I’ve always felt his title suggests that night is not a temporary condition for Appalachians. The dark is what makes us. My grandfather worked 32 years in low coal, spending his days and nights literally in the dark.
Even more than fifty years after Caudill wrote about our depressed area, my hometown still struggles to combat poverty and the stereotypes that accompany it. The Virginia Employment Commission’s “Community Profile” for Wise County indicates that our largest employer is the public school system. Prisons have replaced mines as the employer-at-large (also among the top six is a local grocery store chain). Two of the top-five employers are state penitentiaries—one of which employs my father, a former public school employee. The answer to diversification in our economy? Darkness again, this time in the form of confinement.
I attended a writer’s conference last year in Roanoke where one of the sessions was titled “The Gothic South.” Many of the presenters talked about Southern writers grappling with their conscience and the legacy of the Old South, which isn't (and maybe never was) the picture portrayed in Gone with the Wind. The romantic antebellum lifestyle evoked in such films contrasts with the actuality of life for many Southerners, especially for hill people.
Rural southwestern Virginia is not the Deep South, and Appalachia by its very nature is gothic. Virginia was part of the Confederacy, but for us, there was no “golden age” of hoop skirts and plantation porches; Gone with the Wind is nothing but a fairytale. We’ve had to wrestle with our realities and go to bed with our darkness since our poor Scots-Irish ancestors settled these old mountains. And media portrayals of hill people have rarely been idealized or kind (see Deliverance).
In the final chapters of Night Comes to the Cumberlands, Caudill pleaded for the creation of a federal Southern Mountain Authority, which became a reality in 1965 in the form of the Appalachian Regional Commission. But ARC’s future, like so many other good intentions, is now uncertain under the current administration. As Appalachians for decades have come to terms with the failure of the War on Poverty and empty promises made by coal companies, we’re left to wonder what coalfield “progress” actually looks like.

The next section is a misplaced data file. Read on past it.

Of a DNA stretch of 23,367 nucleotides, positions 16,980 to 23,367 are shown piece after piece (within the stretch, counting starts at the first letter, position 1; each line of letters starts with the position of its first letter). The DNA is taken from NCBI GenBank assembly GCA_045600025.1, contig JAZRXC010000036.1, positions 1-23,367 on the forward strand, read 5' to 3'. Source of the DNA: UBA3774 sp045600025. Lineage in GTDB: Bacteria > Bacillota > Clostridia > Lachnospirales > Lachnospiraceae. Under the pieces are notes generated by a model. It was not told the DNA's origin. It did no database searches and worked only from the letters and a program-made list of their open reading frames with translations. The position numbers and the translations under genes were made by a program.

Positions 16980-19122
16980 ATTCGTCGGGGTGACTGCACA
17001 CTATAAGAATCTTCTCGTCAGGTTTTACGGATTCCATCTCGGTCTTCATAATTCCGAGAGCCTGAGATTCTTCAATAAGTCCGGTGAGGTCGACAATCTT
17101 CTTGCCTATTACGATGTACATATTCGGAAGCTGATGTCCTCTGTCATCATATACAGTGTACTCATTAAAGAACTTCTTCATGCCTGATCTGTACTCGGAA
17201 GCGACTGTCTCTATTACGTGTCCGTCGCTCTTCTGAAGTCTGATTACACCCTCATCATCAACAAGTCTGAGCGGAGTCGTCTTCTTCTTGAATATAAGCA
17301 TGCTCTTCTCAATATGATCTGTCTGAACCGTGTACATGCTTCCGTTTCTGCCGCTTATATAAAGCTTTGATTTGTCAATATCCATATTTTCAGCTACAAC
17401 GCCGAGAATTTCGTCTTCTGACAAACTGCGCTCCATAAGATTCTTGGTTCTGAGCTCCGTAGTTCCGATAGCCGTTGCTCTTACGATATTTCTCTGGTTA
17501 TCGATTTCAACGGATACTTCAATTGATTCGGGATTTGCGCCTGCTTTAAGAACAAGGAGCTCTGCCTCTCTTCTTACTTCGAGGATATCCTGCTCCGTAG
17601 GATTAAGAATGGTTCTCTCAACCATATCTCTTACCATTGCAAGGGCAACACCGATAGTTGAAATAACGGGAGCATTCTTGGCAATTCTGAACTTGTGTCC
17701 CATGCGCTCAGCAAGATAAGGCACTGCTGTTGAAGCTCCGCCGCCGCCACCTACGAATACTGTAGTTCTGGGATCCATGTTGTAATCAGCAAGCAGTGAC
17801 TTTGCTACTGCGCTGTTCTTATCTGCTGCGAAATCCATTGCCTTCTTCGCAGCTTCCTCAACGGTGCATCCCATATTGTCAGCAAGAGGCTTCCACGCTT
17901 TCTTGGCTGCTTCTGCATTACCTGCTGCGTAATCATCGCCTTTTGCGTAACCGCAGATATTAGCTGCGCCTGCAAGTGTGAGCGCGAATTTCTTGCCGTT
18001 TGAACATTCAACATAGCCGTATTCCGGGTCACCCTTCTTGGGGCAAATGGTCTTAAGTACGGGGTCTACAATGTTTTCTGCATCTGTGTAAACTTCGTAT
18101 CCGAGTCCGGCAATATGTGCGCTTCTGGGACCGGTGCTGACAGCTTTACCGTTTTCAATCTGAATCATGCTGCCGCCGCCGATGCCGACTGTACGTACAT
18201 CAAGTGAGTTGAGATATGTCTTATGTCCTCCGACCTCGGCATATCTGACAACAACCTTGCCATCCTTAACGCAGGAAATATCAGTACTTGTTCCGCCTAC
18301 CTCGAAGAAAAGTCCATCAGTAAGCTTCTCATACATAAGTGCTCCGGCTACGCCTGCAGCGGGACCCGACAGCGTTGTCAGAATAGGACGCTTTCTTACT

Now, I follow the Coalfield Progress on Twitter, where I can see my brother's soccer scores or read about the School Board's decision to close another school. These things make it easy to stay away, but they don’t ease my guilty conscience.
- Night Comes to the Cumberlands: A Biography of a Depressed Area by Harry M. Caudill (Little, Brown, 1963).
- “About ARC,” Appalachian Regional Commission website.
- “Community Profile: Wise County,” Virginia Employment Commission (last updated November 21, 2017).
- “Pound, Virginia” © Meghan Moore-Hubbard; used with permission.
- Detail of the front page of the Coalfield Progress (November 14, 2017) © Meghan Moore-Hubbard; used with permission.
Meghan Moore-Hubbard is a teacher of American History in Asheville, North Carolina. When she's not teaching or writing, she can be found reading, kayaking, or drinking wine on her back porch with her dogs and chickens.
She blogs at My Own Yellow Wallpaper, and her podcast, Speaking over the Mountains, debuts in January.